THE opening date of Shania Twain’s first European tour in 15 years was a night of 10,000 rhinestones, a big-budget 21st century pop take on the classic country ornamentation of the ’60s and ’70s but with none of the accompanying storytelling flair or kitchen sink melodrama.
Shania Twain, Hydro, Glasgow ***
Twain has had her share of personal dramas in the interim years, battling illness and vocal problems, and says she has turned to music to cheer herself up, hence the banal escapism of curtain raiser Life’s About To Get Good and the subsequent production line of mid-paced manicured country pop numbers, making no great demands on the listener.
The Now tour is a restless, techy collage of moving stages, costume changes and visual trickery. Yet, for all the production values, the show lacked fun and character until Twain rolled out her wittiest track, That Don’t Impress Me Much, an impish symphony in signature leopardskin, and broke from its slick choreography to engage in some ad hoc interaction with audience members.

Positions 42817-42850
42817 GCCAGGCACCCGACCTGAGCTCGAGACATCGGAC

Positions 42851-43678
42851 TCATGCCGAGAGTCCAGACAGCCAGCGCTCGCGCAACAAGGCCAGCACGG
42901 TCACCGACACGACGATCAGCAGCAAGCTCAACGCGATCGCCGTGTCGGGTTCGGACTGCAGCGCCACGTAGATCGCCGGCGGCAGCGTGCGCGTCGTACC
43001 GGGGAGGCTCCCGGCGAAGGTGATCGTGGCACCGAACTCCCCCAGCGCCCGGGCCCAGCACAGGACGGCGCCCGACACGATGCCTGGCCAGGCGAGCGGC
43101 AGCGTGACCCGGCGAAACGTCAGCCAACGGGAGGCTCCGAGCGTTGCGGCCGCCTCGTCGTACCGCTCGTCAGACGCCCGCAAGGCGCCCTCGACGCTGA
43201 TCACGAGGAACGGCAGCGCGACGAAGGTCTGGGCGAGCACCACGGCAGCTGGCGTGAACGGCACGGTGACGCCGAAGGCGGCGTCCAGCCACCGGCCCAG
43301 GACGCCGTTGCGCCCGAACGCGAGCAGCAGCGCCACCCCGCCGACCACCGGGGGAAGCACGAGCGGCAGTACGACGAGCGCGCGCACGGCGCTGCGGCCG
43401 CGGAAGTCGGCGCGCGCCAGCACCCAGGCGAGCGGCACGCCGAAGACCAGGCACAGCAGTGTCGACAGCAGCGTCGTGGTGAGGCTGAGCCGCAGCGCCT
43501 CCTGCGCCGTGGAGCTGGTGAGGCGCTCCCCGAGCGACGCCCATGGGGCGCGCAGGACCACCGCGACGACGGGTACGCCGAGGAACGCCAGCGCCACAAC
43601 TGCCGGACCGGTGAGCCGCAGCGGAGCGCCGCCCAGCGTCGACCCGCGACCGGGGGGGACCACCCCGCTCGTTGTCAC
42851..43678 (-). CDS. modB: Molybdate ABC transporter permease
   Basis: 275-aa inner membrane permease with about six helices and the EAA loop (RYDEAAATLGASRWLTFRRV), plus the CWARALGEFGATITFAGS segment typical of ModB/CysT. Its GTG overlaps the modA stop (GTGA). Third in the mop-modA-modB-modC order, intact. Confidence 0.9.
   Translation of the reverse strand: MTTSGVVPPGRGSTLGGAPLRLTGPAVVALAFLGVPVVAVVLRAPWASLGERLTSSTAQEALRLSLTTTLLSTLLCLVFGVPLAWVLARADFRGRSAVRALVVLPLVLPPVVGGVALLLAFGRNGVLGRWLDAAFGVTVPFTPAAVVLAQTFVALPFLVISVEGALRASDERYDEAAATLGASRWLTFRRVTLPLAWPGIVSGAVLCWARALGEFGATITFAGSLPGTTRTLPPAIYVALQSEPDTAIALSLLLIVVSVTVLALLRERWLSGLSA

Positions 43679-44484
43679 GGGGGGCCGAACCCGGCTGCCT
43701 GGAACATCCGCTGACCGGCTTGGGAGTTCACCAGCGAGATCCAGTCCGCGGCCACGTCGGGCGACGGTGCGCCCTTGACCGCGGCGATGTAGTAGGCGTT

Her multi-tasking band, dancers and backing singers worked like Trojans to maintain a smooth swan-like surface for Twain to glide on, below which the more traditional bluegrass and zydeco flavours of her music fought a losing battle against the arena rock pomp of some of the song arrangements.
Her big blah ballads You’re Still The One and From This Moment On presumably hit the spot for those who like that sort of thing, but there were further longueurs on the road to climactic party anthem Man! I Feel Like a Woman!